Monday May 28, 2018

Common heartburn Drugs may lead to gradual yet “silent” Kidney Damage: Study

A recent evaluation has shown that a group of drugs which are widely prescribed for heartburn, ulcers may lead to gradual yet "silent" kidney damage

Medicines (representational image), Pixabay

New York, Feb 22, 2017: A group of drugs commonly prescribed for heartburn, ulcers and acid reflux may lead to gradual yet “silent” kidney damage, warns a study.

The study evaluated the use of proton pump inhibitors (PPIs), which are sold under the brand names Prevacid, Prilosec, Nexium and Protonix, among others, in 125,000 patients.

More than half of patients who develop chronic kidney damage while taking the drugs do not experience acute kidney problems beforehand, meaning patients may not be aware of a decline in kidney function, the findings, published in the journal Kidney International, showed.

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The onset of acute kidney problems is not a reliable warning sign for clinicians to detect a decline in kidney function among patients taking proton pump inhibitors, said the study’s senior author Ziyad Al-Aly, Assistant Professor of Medicine at Washington University School of Medicine.

“Our results indicate kidney problems can develop silently and gradually over time, eroding kidney function and leading to long-term kidney damage or even renal failure. Patients should be cautioned to tell their doctors if they’re taking PPIs and only use the drugs when necessary,” Al-Aly said.

The researchers analysed data from the Department of Veterans Affairs databases on 125,596 new users of PPIs and 18,436 new users of other heartburn drugs referred to as H2 blockers.

The latter are much less likely to cause kidney problems but often are not as effective.

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Over five years of follow up, the researchers found that more than 80 per cent of PPI users did not develop acute kidney problems, which often are reversible and are characterised by too little urine leaving the body, fatigue and swelling in the legs and ankles.

However, more than half of the cases of chronic kidney damage and end-stage renal disease associated with PPI use occurred in people without acute kidney problems.

End-stage renal disease occurs when the kidneys can no longer effectively remove waste from the body.

In such cases, dialysis or a kidney transplant is needed to keep patients alive.

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“Doctors must pay careful attention to kidney function in their patients who use PPIs, even when there are no signs of problems,” Al-Aly cautioned.(IANS)

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Gestational Diabetes May Increase the Risk of Kidney Damage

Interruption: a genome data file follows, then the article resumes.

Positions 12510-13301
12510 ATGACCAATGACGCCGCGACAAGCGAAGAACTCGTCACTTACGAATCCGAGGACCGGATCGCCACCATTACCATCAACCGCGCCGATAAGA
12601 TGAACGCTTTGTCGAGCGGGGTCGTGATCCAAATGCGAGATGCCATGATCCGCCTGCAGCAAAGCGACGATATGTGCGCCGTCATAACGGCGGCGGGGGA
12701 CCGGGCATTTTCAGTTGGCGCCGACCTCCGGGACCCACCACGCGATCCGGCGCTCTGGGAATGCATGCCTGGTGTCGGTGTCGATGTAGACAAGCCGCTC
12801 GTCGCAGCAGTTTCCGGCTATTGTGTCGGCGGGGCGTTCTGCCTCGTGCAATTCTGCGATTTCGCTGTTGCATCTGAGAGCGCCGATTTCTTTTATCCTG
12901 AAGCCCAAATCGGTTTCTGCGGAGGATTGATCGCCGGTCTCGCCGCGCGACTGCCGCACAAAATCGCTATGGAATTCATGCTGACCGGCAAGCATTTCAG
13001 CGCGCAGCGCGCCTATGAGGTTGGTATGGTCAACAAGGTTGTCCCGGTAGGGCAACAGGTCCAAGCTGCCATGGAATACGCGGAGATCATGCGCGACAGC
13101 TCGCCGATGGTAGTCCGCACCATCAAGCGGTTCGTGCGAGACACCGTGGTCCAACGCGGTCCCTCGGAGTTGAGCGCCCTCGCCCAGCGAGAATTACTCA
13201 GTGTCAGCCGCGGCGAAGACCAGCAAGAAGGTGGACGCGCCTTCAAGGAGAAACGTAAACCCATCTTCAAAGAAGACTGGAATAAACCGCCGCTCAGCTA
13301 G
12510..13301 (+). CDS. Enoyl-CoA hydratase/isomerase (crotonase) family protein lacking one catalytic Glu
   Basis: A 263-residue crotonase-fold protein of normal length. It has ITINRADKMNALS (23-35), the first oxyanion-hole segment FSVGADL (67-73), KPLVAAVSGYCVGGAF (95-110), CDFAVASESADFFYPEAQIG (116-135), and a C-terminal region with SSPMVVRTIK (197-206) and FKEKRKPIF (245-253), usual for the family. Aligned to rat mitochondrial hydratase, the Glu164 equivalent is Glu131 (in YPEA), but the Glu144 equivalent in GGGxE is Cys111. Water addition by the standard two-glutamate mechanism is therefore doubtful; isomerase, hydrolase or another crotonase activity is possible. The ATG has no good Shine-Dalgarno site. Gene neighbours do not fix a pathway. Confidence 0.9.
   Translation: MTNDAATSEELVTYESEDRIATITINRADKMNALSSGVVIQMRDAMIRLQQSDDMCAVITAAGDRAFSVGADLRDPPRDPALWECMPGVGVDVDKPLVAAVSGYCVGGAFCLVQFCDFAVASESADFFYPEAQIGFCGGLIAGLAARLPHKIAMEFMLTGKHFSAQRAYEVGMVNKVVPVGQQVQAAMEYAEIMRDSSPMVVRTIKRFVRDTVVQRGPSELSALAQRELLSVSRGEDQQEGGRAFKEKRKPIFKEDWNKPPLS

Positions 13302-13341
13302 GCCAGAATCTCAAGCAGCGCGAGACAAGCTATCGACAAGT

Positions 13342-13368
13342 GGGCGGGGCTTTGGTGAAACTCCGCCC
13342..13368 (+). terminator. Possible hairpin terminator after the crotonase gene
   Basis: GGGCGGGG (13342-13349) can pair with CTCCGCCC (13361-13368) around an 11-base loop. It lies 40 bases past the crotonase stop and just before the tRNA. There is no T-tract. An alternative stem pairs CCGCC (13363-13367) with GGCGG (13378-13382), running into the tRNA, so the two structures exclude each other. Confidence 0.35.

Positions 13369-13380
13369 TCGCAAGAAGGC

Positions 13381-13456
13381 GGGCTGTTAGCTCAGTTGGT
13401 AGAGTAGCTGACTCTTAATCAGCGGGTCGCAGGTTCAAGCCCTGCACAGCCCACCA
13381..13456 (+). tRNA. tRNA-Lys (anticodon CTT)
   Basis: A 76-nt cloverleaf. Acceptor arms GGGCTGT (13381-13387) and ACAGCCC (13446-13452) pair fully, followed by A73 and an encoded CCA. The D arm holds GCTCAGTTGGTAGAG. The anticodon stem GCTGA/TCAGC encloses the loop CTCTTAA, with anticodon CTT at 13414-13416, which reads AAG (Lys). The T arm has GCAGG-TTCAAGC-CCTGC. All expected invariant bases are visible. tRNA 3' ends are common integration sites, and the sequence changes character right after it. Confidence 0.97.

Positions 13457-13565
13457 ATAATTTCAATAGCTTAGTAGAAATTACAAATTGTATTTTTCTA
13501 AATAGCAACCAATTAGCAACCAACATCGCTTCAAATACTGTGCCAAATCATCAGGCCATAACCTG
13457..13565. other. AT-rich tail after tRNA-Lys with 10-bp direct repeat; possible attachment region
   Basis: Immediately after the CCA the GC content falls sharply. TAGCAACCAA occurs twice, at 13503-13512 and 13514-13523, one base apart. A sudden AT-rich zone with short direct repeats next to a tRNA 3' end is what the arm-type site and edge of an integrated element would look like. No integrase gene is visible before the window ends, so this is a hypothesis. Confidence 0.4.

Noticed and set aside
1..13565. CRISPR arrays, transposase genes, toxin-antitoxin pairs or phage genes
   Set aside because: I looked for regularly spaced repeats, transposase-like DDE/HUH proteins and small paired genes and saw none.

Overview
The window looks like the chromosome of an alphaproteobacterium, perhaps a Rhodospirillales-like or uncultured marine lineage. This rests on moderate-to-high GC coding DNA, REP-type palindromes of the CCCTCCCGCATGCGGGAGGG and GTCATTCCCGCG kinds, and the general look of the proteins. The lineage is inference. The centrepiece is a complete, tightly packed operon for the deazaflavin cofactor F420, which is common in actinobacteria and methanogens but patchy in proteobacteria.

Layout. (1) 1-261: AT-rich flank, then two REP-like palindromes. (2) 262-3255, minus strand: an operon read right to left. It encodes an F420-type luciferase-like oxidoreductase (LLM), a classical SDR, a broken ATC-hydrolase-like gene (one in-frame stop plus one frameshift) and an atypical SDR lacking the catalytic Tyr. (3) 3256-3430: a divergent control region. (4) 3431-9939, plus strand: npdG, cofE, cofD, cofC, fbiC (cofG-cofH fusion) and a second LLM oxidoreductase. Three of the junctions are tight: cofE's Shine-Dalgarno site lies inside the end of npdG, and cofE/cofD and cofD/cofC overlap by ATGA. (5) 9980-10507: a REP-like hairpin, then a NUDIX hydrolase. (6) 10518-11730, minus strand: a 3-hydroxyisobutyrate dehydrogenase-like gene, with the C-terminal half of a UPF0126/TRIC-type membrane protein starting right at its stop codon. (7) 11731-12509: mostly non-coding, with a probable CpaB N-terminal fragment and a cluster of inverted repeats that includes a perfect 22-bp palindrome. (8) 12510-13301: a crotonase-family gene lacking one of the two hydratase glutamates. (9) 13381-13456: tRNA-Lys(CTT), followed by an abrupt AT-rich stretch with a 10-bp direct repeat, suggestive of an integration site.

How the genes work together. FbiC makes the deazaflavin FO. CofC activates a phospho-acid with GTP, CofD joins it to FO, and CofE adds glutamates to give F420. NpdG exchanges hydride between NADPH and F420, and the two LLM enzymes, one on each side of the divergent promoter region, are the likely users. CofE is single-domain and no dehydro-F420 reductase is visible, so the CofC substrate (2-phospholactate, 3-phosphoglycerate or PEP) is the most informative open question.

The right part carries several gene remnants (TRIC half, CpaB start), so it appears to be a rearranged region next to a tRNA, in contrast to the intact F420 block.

Gestational diabetes -- high blood sugar condition during pregnancy -- may cause early-stage kidney damage that can later lead to chronic kidney diseases among women, reported a study.

Type 1 Diabetes
The risk of diabetes is also connected to dental health via glucose tolerance.

Gestational diabetes — high blood sugar condition during pregnancy — may cause early-stage kidney damage that can later lead to chronic kidney diseases among women, reported a study.

The study showed that women with gestational diabetes were more likely to have a high glomerular filtration rate (GFR) — an estimate of how much blood per minute passes through the glomeruli, the tiny filters within kidneys that extract waste from the blood.

Women with gestational diabetes had more than triple the risk of an elevated GFR, which may precede the early kidney damage that accompanies pre-diabetes — a condition with higher blood sugar levels but not high enough to be classified as diabetes.

“Our findings suggest that women who have had gestational diabetes may benefit from periodic checkups to detect early-stage kidney damage and receive subsequent treatment,” said Cuilin Zhang from National Institutes of Health’s Eunice Kennedy Shriver National Institute of Child Health and Human Development (NICHD) in Maryland, US.


check-up for diabetes
Check-up for Diabetes. Pixabay

The study, published in the journal Diabetes Care, included data from 601 Danish women having gestational diabetes and 613 non-diabetic women.

The results showed that women who had gestational diabetes and later developed diabetes were approximately nine times more likely to have an elevated GFR later in life, compared to women who did not have gestational diabetes.

Also Read: Eating Chocolate May Guard Against Diabetes

They were also likely to have an elevated urinary albumin to creatinine ratio (UACR), which is an indicator of kidney disease.

The study could not prove that gestational diabetes causes kidney damage, and the authors noted that more research is needed to confirm their findings. (IANS)